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This Drafty Old House Lessons From Childhood Christmases and Classic Tales
About eight years ago, I finally watched a Christmas classic. To this day, I’mnot sure how I went that long without seeing the movie, but thanks tomy wife, it’s now a family tradition to gather around and watch“It’s aWonderful Life” every Christmas season. For those unfamiliar,“It’s aWonderful Life”follows the unlucky streak of a local business owner, George Bailey, around Christmastime. In this 1946 film, Bailey is struggling with a sick child, community pressure, lost money, and an angry businessman. As Christmas Day gets closer, George is on the verge of ending it all when an angel, Clarence, provides him a glimpse into what life would be like for his neighbors and family if George had never been born. There’s one line in particular that always sticks out tome. (Consider this a spoiler alert for those who haven’t seen the film!) After George learns that his life— regardless of howmeaningless and small it may feel at the time—does have value, he runs through the home he once grumbled
cousins each Christmas Day. I have somany memories of playing withmy cousins and seeing my family during the holiday. To this day, I’m reminded of the joy of these celebrations, when we would cram 20–30 people in the house. The hearty scents of the food that was being prepared, the sweet smell of the Christmas tree and candles, and the warmth of sweaters and cozy garments all made it memorable. As a kid, I took these gatherings for granted. I never thought about there being a time when my family wouldn’t be together or whenmy grandparents wouldn’t be more than a short drive away.When I look back on those special moments, sometimes I wish I knew to cherish them. Yet I’m aware that if I knew how important those moments would be, it would’ve overwhelmed me. Instead, I’mglad to have memories that are carefree and beautiful.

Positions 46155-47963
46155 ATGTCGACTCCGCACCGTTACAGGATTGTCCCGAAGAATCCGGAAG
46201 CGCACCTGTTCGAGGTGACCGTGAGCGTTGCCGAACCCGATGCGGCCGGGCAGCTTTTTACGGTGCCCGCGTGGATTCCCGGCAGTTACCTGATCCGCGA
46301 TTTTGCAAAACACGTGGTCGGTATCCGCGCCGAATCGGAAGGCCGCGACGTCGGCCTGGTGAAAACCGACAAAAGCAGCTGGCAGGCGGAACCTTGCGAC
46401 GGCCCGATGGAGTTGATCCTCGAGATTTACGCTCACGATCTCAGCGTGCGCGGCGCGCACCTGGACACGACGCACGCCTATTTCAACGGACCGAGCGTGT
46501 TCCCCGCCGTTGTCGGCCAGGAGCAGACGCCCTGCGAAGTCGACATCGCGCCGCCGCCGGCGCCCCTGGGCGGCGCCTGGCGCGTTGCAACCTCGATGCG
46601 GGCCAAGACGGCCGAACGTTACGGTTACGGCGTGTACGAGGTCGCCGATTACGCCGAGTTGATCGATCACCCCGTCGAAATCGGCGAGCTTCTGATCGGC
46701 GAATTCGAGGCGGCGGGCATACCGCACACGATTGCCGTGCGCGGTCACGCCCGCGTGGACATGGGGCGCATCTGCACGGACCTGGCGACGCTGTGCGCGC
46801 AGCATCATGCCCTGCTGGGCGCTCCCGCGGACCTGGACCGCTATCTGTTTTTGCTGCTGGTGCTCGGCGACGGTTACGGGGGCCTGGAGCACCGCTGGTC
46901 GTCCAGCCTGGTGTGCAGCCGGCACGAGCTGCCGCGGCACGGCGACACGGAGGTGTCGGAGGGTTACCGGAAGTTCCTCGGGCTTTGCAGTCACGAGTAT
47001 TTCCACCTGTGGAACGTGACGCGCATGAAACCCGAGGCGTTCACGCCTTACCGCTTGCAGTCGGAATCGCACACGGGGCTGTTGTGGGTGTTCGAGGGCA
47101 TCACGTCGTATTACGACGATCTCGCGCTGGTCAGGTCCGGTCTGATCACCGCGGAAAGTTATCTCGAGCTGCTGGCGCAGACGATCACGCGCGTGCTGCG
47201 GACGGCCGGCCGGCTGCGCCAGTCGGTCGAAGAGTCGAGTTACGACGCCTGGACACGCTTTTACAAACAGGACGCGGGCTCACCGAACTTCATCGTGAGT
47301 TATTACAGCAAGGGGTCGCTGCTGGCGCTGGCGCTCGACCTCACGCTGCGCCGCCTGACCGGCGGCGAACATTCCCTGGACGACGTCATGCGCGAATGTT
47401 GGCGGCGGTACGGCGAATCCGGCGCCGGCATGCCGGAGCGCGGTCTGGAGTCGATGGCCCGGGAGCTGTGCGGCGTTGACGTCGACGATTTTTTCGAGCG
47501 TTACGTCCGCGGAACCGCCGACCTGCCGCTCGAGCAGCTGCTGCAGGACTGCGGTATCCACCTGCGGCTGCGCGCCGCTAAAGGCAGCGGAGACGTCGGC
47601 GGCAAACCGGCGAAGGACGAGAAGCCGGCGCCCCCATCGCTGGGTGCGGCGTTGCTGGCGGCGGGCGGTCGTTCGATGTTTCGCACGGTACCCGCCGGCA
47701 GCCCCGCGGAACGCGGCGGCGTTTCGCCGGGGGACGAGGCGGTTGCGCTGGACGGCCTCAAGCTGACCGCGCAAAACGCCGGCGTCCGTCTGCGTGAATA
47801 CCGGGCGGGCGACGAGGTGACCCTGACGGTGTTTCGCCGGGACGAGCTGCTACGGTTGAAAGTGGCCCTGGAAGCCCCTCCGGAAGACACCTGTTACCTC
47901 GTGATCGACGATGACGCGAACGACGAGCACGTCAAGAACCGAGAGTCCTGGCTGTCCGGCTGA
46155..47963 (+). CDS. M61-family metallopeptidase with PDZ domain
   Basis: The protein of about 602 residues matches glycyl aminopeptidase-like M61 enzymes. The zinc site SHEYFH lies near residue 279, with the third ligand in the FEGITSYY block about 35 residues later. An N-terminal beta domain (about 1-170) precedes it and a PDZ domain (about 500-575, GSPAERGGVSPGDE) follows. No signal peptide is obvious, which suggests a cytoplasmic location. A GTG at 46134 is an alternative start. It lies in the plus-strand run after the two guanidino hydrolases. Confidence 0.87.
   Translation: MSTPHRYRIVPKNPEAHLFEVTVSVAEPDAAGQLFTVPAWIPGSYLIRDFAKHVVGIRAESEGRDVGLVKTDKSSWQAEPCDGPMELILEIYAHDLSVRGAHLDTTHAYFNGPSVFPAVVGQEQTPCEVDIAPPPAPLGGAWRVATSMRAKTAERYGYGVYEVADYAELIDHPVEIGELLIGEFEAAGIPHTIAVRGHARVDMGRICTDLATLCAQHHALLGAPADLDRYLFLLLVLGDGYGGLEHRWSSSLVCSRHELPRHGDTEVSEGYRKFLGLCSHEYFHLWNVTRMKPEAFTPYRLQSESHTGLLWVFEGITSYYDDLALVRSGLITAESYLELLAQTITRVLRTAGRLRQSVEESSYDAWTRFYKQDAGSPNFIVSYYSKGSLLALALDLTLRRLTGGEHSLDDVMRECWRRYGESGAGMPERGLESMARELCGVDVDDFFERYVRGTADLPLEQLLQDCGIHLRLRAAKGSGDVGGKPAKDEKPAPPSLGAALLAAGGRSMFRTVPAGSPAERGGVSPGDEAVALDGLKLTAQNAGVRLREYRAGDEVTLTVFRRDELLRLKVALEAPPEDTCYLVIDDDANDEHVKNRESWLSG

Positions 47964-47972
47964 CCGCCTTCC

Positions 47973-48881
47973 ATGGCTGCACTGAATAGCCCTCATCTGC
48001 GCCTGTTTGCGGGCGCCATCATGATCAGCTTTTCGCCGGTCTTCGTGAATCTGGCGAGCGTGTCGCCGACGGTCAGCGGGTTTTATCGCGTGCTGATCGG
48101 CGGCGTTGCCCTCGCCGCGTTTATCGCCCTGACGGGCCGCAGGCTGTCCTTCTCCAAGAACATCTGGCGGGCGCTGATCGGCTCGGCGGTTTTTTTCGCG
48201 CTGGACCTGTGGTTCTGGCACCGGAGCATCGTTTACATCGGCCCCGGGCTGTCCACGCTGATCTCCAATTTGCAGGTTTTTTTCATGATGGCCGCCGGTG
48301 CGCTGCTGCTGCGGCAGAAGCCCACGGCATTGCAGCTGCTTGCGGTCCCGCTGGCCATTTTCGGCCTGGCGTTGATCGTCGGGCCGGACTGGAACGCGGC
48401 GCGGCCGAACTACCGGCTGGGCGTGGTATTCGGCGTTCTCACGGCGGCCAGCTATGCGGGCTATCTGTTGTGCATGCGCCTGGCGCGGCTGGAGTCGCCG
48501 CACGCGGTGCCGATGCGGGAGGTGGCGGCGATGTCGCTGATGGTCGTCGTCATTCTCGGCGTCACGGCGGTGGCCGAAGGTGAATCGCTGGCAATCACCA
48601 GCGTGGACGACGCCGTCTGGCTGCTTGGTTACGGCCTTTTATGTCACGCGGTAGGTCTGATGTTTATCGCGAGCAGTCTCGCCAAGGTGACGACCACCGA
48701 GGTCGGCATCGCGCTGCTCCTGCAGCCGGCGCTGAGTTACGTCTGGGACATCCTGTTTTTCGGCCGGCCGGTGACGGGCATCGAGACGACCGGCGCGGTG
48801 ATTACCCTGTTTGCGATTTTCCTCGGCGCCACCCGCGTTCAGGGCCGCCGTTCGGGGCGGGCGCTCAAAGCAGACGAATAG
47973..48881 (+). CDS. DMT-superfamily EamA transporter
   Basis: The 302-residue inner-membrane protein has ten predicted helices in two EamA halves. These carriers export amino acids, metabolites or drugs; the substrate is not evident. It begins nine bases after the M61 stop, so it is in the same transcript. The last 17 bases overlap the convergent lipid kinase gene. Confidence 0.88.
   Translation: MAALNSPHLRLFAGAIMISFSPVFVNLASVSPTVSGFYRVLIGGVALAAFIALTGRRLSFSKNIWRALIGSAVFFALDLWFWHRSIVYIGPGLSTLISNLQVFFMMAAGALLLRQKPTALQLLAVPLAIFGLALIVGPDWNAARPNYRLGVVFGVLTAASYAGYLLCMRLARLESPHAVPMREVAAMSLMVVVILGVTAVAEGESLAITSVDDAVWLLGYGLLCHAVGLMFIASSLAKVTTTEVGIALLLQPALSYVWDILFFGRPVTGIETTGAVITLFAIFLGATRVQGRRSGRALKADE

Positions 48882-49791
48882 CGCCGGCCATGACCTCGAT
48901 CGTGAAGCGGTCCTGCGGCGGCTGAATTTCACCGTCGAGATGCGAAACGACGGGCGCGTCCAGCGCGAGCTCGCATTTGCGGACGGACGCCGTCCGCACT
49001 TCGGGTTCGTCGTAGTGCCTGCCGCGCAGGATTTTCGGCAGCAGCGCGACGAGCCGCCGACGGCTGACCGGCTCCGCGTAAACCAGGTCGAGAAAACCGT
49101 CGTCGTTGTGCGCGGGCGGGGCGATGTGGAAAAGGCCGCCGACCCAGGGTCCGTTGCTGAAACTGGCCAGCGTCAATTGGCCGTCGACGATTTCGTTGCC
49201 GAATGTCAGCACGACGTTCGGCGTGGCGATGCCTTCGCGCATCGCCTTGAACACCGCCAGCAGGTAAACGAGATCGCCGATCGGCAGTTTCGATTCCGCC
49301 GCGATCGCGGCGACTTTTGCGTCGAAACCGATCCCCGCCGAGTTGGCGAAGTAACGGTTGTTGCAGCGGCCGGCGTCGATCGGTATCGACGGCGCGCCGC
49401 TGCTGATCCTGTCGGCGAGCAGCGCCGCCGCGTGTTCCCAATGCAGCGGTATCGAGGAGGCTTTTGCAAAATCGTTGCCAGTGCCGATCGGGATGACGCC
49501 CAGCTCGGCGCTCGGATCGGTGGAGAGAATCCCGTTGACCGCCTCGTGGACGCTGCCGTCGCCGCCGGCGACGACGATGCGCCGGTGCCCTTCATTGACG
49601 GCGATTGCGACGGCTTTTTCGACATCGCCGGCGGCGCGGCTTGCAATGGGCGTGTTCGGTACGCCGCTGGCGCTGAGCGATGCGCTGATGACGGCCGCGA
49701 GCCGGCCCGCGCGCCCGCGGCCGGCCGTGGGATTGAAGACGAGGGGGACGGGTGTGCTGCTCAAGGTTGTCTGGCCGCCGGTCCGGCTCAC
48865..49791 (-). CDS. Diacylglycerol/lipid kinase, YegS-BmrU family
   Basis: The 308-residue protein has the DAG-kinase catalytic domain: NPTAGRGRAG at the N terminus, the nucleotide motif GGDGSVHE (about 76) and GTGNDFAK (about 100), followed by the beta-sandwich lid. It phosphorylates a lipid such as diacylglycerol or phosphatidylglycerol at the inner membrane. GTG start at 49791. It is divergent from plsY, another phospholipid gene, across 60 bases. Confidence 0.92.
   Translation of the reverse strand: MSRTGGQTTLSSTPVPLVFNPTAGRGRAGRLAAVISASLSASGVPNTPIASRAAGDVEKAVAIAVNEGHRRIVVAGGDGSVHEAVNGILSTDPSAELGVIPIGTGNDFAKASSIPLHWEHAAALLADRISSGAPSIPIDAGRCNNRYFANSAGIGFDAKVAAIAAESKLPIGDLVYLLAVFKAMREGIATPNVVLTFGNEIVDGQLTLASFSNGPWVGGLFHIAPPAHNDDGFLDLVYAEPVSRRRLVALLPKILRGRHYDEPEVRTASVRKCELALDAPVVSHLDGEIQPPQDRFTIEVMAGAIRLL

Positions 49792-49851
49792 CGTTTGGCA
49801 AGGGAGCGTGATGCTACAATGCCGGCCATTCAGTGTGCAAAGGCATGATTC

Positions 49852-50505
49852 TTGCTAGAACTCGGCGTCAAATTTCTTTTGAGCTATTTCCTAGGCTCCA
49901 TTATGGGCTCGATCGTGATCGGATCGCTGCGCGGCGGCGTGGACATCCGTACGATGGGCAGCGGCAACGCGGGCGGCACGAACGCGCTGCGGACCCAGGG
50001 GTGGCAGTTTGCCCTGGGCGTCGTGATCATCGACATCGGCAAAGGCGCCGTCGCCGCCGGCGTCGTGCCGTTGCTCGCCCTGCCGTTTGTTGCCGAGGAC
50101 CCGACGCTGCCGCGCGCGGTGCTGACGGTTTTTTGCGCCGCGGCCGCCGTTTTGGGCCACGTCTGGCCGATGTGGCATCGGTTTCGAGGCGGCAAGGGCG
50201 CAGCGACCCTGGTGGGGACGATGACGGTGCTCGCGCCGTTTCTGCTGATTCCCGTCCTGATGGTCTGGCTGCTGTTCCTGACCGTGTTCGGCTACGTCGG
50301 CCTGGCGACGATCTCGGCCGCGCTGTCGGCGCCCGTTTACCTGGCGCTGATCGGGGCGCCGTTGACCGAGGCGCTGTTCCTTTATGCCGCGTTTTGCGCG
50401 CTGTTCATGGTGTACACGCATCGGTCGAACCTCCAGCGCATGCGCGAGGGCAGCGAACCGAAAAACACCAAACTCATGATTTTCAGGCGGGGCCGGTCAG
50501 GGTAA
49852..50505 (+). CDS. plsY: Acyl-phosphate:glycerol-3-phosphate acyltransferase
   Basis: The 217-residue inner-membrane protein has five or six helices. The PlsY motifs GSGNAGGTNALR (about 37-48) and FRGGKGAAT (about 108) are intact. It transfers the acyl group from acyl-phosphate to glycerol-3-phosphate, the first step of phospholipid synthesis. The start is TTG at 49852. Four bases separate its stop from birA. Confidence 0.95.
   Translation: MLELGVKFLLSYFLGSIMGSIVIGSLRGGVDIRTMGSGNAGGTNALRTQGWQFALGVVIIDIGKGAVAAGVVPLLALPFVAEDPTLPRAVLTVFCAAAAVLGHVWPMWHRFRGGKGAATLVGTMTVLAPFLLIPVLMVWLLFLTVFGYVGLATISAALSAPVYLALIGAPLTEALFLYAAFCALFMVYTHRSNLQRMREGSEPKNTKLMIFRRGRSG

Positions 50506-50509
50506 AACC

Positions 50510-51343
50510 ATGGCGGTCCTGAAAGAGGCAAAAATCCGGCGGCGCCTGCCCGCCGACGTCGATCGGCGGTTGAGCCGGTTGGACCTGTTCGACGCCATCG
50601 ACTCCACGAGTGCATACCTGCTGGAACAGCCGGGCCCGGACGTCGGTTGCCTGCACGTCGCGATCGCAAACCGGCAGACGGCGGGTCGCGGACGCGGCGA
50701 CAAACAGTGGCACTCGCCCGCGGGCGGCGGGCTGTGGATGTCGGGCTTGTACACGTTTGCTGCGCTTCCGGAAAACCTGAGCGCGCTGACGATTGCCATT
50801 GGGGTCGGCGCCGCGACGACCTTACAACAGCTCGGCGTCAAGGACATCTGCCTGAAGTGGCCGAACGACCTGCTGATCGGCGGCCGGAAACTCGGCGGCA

about yelling to his wife,“Oh, Mary! Look at this wonderful, drafty old house!”
It’s a line that is so innocuous and simple, but I believe it speaks volumes. In fact, whenever I catchmyself getting worked up in the day-to-day bustle and focusing on what’s going wrong, I say it tomyself just to put things into perspective. I have a loving family, a home for us all to live in, and a job that I ampassionate about. Thanks to George Bailey and the annual reminder“It’s aWonderful Life”provides, I have a little piece of advice to fall back on during difficult times. My kids are just getting to the age where the lessons in“It’s aWonderful Life”are beginning to stick, and I’mhappy to know they will have this movie in their Christmas memories as they grow up. I hope they will always remember that even just one action for someone else can impact that person’s life in ways we could never understand. We all have value. In addition to this great film, our holiday traditions are simple and carefree. My wife, children, and I spend the day together, enjoying a quiet holiday where we canmake our ownmemories. Growing up, my parents would host all my relatives and
Christmas was and it continues to be… wonderful.
Have a lovely holiday season,
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